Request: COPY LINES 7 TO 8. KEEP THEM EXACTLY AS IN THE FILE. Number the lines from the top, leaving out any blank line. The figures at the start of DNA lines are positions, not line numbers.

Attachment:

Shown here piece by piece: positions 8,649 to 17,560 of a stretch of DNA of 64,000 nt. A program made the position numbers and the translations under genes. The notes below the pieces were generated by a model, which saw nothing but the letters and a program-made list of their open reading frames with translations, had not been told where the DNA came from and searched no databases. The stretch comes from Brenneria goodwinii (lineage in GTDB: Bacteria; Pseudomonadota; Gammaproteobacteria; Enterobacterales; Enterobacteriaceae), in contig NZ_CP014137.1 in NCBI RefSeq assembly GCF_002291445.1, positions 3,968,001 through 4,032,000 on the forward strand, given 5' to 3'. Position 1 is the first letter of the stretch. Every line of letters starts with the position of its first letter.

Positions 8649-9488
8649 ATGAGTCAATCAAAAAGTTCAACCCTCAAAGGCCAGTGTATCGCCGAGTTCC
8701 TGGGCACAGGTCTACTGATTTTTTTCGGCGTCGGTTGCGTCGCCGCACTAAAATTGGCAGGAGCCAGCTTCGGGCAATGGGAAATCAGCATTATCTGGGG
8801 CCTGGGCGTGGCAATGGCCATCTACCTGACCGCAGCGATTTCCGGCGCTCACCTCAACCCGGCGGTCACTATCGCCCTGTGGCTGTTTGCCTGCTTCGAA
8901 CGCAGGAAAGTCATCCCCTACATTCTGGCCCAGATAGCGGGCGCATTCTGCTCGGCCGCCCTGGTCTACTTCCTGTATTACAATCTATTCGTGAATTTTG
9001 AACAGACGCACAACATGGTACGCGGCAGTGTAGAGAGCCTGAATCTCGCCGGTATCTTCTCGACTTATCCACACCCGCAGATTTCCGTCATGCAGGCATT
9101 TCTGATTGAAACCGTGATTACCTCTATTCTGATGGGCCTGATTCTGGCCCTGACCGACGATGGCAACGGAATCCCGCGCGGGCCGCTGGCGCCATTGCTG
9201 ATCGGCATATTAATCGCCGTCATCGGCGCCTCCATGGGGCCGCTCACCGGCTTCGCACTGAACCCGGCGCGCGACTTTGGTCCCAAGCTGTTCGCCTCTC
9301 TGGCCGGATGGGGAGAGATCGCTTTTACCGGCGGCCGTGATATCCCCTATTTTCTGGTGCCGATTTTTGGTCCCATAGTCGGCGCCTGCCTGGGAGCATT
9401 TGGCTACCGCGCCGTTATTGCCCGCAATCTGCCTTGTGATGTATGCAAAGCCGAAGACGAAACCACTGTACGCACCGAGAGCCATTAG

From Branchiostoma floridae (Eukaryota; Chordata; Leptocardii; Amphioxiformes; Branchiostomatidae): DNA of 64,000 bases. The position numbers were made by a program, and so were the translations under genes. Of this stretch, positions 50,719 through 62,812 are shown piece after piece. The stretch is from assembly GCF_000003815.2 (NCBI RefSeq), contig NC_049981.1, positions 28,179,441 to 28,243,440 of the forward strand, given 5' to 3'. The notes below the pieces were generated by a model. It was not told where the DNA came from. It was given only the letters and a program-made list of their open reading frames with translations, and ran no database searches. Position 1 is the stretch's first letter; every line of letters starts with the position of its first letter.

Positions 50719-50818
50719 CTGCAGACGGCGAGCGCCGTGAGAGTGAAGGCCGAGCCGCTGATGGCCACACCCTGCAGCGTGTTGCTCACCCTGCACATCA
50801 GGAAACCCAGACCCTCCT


9001 AACAGACGCACAACATGGTACGCGGCAGTGTAGAGAGCCTGAATCTCGCCGGTATCTTCTCGACTTATCCACACCCGCAGATTTCCGTCATGCAGGCATT
9101 TCTGATTGAAACCGTGATTACCTCTATTCTGATGGGCCTGATTCTGGCCCTGACCGACGATGGCAACGGAATCCCGCGCGGGCCGCTGGCGCCATTGCTG